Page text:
Learning to make decisions begins with learning to recognize and respond to provided choices. As parents and mentors we can cultivate decision making skills, as well as leadership mentalities from a young age.
Confidence in your choices.
Trust in your decisions.
Learning that you are capable of making competent and successful choices results in FREEDOMS. Freedom to explore new interests, freedom to solve new problems, freedom to grow through the uncomfortable and into successes.
For young children, even toddlers, we can provide them with opportunities to make choices, while still providing parental or adult guidance. This may require us to step out of our own comfort zones or add time into our routines (relinquishing control so that our children can exert some in a productive way). We can lay out different clothing in the morning, and allow them to choose what they want to wear. When we pack lunch we can lay different snacks out, and ask them which they would like to have. If it’s family movie night allowing our children to select the movie, and explain WHY they think it’s the best choice for the FAMILY, not just for them. With my older students, we work on decision making in accordance with time management. We make a list of what needs to be done, but they can choose the order we complete the tasks. We trial doing what is harder for us first, or starting with what is easy for us first. We have a motto in our sessions that “the choice is yours…and the consequence is yours.”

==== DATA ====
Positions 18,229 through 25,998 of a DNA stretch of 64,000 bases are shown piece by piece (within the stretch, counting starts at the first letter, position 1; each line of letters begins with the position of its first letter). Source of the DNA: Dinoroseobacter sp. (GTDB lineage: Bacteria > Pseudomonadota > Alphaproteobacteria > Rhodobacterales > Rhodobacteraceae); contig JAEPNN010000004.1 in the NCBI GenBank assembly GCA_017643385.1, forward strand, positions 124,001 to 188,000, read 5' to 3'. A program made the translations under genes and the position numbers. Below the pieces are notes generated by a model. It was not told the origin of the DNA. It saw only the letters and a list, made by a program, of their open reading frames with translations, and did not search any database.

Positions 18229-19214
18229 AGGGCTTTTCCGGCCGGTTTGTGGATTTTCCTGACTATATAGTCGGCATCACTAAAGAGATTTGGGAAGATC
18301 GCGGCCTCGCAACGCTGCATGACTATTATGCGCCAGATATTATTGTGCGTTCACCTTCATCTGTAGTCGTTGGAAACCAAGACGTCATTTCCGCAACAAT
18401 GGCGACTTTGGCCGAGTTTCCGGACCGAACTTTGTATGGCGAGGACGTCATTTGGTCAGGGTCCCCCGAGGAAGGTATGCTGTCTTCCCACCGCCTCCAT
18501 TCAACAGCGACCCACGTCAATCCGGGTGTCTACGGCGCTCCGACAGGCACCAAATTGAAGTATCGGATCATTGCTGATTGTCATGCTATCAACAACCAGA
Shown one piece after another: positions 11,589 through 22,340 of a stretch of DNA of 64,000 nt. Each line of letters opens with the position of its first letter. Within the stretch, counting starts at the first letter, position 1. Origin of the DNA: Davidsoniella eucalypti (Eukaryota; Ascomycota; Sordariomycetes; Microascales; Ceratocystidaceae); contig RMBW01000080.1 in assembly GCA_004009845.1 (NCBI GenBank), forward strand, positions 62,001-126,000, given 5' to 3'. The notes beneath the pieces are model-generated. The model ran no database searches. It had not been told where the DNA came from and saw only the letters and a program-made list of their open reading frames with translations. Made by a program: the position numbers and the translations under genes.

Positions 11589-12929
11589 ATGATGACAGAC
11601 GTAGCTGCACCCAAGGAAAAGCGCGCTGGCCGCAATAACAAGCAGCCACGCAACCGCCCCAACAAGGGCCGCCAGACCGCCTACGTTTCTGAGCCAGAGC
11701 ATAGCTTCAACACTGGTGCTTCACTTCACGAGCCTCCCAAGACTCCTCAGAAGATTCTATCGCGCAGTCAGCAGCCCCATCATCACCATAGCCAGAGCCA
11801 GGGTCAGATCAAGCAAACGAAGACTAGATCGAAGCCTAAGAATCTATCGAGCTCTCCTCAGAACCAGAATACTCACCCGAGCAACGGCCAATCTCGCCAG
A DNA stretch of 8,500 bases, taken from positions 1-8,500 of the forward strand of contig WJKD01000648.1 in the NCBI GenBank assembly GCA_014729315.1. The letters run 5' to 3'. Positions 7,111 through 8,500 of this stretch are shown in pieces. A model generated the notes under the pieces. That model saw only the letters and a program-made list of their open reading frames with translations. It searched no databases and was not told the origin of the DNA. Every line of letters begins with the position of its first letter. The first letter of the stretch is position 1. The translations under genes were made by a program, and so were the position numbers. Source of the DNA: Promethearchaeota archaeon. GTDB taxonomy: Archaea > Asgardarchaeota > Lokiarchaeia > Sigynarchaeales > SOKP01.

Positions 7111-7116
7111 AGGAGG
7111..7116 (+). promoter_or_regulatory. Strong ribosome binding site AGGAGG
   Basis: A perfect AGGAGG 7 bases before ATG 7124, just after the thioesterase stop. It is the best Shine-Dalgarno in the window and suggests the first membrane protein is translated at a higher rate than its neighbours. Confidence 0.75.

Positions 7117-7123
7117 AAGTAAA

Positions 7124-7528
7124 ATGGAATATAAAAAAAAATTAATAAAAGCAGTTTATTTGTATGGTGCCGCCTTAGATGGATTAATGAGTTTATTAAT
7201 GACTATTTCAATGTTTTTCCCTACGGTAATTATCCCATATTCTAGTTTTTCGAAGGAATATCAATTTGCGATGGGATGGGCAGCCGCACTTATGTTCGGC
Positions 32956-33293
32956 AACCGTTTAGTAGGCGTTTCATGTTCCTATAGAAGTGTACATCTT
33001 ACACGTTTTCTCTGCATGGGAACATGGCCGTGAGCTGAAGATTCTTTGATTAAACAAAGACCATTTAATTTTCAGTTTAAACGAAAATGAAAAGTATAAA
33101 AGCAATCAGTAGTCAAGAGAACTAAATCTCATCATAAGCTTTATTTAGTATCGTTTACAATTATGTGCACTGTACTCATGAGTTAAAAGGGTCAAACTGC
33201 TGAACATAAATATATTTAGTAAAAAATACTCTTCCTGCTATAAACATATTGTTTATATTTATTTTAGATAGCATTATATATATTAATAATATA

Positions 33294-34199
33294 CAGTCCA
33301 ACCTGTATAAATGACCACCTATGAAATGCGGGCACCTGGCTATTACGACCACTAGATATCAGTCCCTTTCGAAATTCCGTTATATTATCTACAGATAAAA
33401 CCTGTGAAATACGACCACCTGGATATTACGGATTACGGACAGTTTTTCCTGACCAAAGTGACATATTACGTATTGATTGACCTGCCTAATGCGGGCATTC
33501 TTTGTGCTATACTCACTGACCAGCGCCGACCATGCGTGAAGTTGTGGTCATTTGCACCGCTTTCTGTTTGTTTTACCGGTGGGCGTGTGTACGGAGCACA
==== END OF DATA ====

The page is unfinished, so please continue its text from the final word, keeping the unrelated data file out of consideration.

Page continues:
As an adult, and with my older students I am a big fan of the 3 Cs.
CHOICE. CONSEQUENCE. CONTROL.
Reflecting on our actions and decisions. What was your Choice? What was the Consequence? How could and couldn’t you have Controlled it? Journaling using these can be helpful for children or adults. Would you make the same decision again for a similar problem OR are you thinking of another decision that you will use for a similar problem next time? With children, you can talk about the 3 Cs right after they make a choice, whether that choice was expected (had a pretty good outcome) or unexpected (didn’t really work out as planned).
This kind of mapping or connection helps teach that making decisions is an important skill, but we also need to understand the outcomes, and take ownership of our actions. How great that we as people get to own our actions! It is a FREEDOM. We have the opportunity to grow and learn from our consequences, failures, and successes!
As adults we model decision making skills for our children. We also model our reactions to our decisions. Do we make excuses OR do we make connections and corrections? Do we stress over every little choice OR do we model positive dialogue and self-trust?
We all need structure and guidance in all stages of life. Moreover, teaching our next generation that there is time for choices, and that they are capable of great ones, helps light the minds of our next great leaders.